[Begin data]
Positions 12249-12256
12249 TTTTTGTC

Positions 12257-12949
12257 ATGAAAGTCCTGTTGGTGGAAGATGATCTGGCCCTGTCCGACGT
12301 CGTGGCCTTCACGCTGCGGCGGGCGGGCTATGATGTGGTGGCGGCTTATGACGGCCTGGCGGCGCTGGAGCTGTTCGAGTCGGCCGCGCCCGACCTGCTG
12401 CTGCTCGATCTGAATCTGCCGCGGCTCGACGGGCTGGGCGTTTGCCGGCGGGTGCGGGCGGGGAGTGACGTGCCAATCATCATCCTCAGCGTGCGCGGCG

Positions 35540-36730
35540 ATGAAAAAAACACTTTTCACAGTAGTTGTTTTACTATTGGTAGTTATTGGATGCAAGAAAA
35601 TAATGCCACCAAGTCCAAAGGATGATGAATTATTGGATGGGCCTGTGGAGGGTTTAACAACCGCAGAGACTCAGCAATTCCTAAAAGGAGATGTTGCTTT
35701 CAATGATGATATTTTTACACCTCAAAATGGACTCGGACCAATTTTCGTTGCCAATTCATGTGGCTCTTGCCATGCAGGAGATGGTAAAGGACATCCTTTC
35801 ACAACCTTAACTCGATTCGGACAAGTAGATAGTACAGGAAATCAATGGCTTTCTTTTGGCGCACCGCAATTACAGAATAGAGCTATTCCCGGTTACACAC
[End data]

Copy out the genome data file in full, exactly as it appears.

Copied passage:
Positions 12249-12256
12249 TTTTTGTC

Positions 12257-12949
12257 ATGAAAGTCCTGTTGGTGGAAGATGATCTGGCCCTGTCCGACGT
12301 CGTGGCCTTCACGCTGCGGCGGGCGGGCTATGATGTGGTGGCGGCTTATGACGGCCTGGCGGCGCTGGAGCTGTTCGAGTCGGCCGCGCCCGACCTGCTG
12401 CTGCTCGATCTGAATCTGCCGCGGCTCGACGGGCTGGGCGTTTGCCGGCGGGTGCGGGCGGGGAGTGACGTGCCAATCATCATCCTCAGCGTGCGCGGCG

Positions 35540-36730
35540 ATGAAAAAAACACTTTTCACAGTAGTTGTTTTACTATTGGTAGTTATTGGATGCAAGAAAA
35601 TAATGCCACCAAGTCCAAAGGATGATGAATTATTGGATGGGCCTGTGGAGGGTTTAACAACCGCAGAGACTCAGCAATTCCTAAAAGGAGATGTTGCTTT
35701 CAATGATGATATTTTTACACCTCAAAATGGACTCGGACCAATTTTCGTTGCCAATTCATGTGGCTCTTGCCATGCAGGAGATGGTAAAGGACATCCTTTC
35801 ACAACCTTAACTCGATTCGGACAAGTAGATAGTACAGGAAATCAATGGCTTTCTTTTGGCGCACCGCAATTACAGAATAGAGCTATTCCCGGTTACACAC